The 15-member search committee is currently winnowing a list of under 20 candidates and will pare it down further in coming weeks, according to individuals close to the search.
Harvard’s next president will be unable to easily alter the College’s sanctions, limiting the authority of the University’s top office on one of the most contentious campus issues in recent memory.
As one of two former university presidents serving on the Corporation, Tilghman brings acute knowledge of higher education administration to the search process.
When Kenneth I. Chenault steps down as the CEO of American Express early next year, he’ll have at least one activity to fill his recently-opened schedule: searching for Harvard’s 29th president.
A professor of electrical engineering and computer science at Berkeley, Graham was a member of the Board of Overseers trio that joined the Corporation during the search that resulted in now-University President Drew G. Faust’s selection.
The committee tasked with selecting Harvard’s next president will begin “phase two” of the search—winnowing a list of nearly 700 unique nominations—by the end of December.
Harvard doesn’t have a Robert E. Lee, or a John C. Calhoun. Even so, questions of Civil War remembrance and Southern heritage crop up in Cambridge every so often.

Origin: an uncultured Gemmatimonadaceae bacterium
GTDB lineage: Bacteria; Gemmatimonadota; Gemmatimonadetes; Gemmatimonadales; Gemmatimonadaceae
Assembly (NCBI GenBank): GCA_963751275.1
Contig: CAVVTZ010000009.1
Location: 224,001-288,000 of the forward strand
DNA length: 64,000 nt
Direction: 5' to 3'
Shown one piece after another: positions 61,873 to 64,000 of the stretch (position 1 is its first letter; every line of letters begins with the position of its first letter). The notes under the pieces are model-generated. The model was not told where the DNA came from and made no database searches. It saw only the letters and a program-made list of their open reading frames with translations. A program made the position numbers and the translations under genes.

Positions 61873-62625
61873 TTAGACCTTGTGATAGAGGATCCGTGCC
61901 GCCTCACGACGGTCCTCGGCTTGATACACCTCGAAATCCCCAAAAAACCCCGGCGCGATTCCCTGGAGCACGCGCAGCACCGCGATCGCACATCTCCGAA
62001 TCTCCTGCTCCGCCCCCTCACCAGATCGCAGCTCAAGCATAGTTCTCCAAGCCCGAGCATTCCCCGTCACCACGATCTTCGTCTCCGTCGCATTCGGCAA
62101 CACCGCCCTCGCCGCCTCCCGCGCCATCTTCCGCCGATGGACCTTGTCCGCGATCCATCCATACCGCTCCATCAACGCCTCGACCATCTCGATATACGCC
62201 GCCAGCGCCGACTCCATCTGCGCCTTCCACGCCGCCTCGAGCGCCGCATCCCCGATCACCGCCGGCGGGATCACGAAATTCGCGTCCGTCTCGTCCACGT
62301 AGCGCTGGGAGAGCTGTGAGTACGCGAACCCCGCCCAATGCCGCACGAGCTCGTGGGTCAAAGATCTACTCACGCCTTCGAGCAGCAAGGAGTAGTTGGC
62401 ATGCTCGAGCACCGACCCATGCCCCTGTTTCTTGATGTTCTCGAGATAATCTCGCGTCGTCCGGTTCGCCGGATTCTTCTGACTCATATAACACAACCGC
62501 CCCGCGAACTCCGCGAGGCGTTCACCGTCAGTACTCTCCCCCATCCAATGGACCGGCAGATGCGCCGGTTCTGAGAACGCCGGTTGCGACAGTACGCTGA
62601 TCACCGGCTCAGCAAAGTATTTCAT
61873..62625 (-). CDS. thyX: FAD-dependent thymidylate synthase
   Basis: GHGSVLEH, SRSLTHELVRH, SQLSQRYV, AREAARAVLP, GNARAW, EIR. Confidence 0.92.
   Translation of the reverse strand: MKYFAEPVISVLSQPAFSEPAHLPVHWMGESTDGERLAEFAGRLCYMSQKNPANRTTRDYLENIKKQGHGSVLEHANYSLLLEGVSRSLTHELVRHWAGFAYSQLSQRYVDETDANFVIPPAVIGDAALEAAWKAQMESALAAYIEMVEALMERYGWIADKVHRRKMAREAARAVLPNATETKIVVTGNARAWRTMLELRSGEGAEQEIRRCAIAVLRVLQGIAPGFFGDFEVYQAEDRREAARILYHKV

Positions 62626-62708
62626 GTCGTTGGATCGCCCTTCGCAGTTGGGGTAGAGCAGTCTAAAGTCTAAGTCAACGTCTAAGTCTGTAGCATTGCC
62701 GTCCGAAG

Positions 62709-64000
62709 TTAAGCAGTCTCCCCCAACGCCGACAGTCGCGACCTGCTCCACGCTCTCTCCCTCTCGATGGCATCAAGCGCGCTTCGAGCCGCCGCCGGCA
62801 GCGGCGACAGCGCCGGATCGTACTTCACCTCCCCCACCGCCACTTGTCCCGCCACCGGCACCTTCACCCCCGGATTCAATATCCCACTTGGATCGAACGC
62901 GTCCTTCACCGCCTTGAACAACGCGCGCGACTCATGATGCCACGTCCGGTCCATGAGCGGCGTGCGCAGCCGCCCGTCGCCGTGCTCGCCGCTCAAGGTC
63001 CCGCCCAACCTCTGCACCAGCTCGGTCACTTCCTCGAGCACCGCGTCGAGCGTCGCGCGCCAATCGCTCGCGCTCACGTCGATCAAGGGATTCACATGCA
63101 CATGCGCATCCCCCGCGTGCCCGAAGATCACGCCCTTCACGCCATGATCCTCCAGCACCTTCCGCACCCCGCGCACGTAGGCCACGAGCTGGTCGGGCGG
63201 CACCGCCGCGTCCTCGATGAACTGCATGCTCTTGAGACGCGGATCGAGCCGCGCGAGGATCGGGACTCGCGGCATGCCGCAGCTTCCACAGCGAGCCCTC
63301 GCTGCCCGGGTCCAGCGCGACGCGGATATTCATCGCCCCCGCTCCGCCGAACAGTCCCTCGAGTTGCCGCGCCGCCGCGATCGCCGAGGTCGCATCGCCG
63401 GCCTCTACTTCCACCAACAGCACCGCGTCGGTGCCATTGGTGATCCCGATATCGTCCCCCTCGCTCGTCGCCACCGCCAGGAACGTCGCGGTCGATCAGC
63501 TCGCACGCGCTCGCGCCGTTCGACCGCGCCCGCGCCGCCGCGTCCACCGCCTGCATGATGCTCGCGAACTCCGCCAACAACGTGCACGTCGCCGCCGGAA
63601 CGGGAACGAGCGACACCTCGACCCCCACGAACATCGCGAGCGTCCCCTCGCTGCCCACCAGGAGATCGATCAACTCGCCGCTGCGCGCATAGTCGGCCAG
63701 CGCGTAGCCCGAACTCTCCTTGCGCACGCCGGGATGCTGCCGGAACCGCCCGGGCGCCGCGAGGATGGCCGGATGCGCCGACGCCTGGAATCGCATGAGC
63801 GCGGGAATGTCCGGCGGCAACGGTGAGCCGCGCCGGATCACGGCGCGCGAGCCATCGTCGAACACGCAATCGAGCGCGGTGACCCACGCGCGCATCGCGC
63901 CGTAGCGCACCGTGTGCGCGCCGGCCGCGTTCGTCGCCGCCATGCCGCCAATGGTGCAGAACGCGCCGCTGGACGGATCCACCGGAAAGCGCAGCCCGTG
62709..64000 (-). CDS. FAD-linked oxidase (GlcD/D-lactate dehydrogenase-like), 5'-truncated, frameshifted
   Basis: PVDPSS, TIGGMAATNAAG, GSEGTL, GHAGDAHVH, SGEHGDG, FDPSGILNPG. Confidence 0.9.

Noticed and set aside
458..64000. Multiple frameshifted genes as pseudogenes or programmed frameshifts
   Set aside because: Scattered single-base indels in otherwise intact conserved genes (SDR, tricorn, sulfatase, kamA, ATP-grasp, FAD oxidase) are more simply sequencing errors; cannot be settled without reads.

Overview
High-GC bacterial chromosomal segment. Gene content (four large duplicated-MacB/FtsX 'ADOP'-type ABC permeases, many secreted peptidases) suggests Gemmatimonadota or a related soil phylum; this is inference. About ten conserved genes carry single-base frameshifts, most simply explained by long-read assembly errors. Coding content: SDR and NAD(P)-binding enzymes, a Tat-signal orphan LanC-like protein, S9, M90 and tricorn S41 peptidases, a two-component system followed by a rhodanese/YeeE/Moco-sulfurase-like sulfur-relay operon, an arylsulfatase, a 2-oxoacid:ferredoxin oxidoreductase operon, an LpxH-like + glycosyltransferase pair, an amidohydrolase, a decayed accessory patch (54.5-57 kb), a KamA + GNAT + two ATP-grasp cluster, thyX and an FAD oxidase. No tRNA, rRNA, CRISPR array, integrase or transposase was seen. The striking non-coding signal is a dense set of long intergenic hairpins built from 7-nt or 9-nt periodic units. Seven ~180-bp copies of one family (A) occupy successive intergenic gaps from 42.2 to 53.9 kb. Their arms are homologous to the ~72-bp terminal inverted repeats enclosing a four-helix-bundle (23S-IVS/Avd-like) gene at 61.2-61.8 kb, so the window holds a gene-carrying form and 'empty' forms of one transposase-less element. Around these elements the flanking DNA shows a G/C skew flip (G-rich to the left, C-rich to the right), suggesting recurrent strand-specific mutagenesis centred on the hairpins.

Harvard will rescind the W.E.B Du Bois medal awarded to Harvey Weinstein, a movie executive whom more than 40 women have accused of sexual harassment and abuse.
Harvard’s presidential searches are famous for their secrecy, as the search committee endeavors to fend off national media scrutiny and Crimson reporters in pursuit of a scoop.
After facing widespread criticism for inviting and disinviting Chelsea Manning as a visiting fellow this month, the Kennedy School has decided to reassess how it uses that term.
Faust said she has had conversations with administrators at Yale and Princeton, two schools that have sought to create closer ties with social groups rather than penalize them.
As they left Loeb House on an unseasonably warm Monday morning, several search committee members declined to comment on the subject of Sunday’s meeting.
Harvard will honor rapper and actor LL Cool J, filmmaker Ava DuVernay, and several others with the W.E.B. Du Bois Medal next month.
If history is any indication, faculty on the committee advising the search for Harvard’s next president will be involved until the very end of the search, while students will play a far more limited role.